With restaurants beginning to open more fully due to a break in the coronavirus pandemic, employees in the food and beverage industry are soon likely to have a lot more to report on their taxes: Tips.
That’s why the Internal Revenue Service is reminding taxpayers that that tips should be included in gross income when filing their tax return ahead of the May 17 deadline. The agency identifies three specific examples:
- Tips directly from customers.
- Tips added using credit cards.
- Tips from a tip-splitting arrangement with other employees.
Reporting, however, doesn’t stop there. Tips that are made with something other than cash—tickets or free passes for example—have value and, as such, must be included in income.
The Big 3 for tipped employees
If a worker regularly gets tips, there are three things the IRS expects them to do. All are aimed at keeping track and reporting tip income to the IRS.
Write it Down – The first thing employees should do is keep a daily record of their tips. One way to do that is to use Form 4070A, Employee’s Daily record of Tips, which is included in Publication 1244.
Besides the information on the Form 4070A, workers need to keep a record of any non-cash tips they get, including the date and value of the non-cash tip. Remember that a non-cash tip can be any item of value that’s offered as a tip.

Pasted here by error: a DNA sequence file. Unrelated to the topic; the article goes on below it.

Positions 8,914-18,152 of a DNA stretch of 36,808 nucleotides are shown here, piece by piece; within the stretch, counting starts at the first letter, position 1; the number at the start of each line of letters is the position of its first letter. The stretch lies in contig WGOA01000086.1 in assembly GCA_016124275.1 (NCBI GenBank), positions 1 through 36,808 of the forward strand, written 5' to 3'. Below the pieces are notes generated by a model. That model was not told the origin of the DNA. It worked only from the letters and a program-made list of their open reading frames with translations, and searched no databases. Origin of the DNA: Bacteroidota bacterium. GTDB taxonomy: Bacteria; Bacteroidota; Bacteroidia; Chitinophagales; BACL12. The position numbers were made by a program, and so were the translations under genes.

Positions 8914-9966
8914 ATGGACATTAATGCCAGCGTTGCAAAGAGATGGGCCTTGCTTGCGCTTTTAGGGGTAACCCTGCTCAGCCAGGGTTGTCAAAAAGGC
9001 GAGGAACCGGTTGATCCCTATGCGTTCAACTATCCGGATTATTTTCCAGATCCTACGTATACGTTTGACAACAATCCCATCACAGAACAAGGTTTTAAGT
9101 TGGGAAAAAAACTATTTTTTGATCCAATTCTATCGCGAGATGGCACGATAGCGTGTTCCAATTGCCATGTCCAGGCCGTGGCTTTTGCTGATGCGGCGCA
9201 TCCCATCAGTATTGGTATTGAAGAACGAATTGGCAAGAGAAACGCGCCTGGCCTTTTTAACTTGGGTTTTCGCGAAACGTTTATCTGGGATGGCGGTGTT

While non-cash tips don’t have to be reported to the employer, they do have to be reported to the IRS.
Report Tips to the Employer – All cash tips a worker receives in any month have to be reported to the employer; they’re subject to Social Security and Medicare taxes. If the employee has less than $20 in tips for the month and a single employer, the tips don’t have to be reported and no taxes have to be withheld.
Employees have to notify their employer of their cash tips (which include those made on credit card statements) in writing. No particular form has to be used, but the report has to include some standard information:
- Employee signature,
- Employee’s name, address, and social security number,
- Employer’s name and address (establishment name if different),
- Month or period the report covers, and
- Total of tips received during the month or period.
The IRS says both directly tipped employees and those who are tipped indirectly must report tips to their employer.
To find out if tip income is taxable, visit the Interactive Tax Assistant on the IRS website.
Other resources include Tip Record-Keeping and Reporting; Publication 1244, Employee’s Daily Record of Tips and Report to Employer; and Publication 531, Reporting Tip Income.
Sources: Here’s what taxpayers need to know about reporting tip income on their tax return; Tip Recordkeeping & Reporting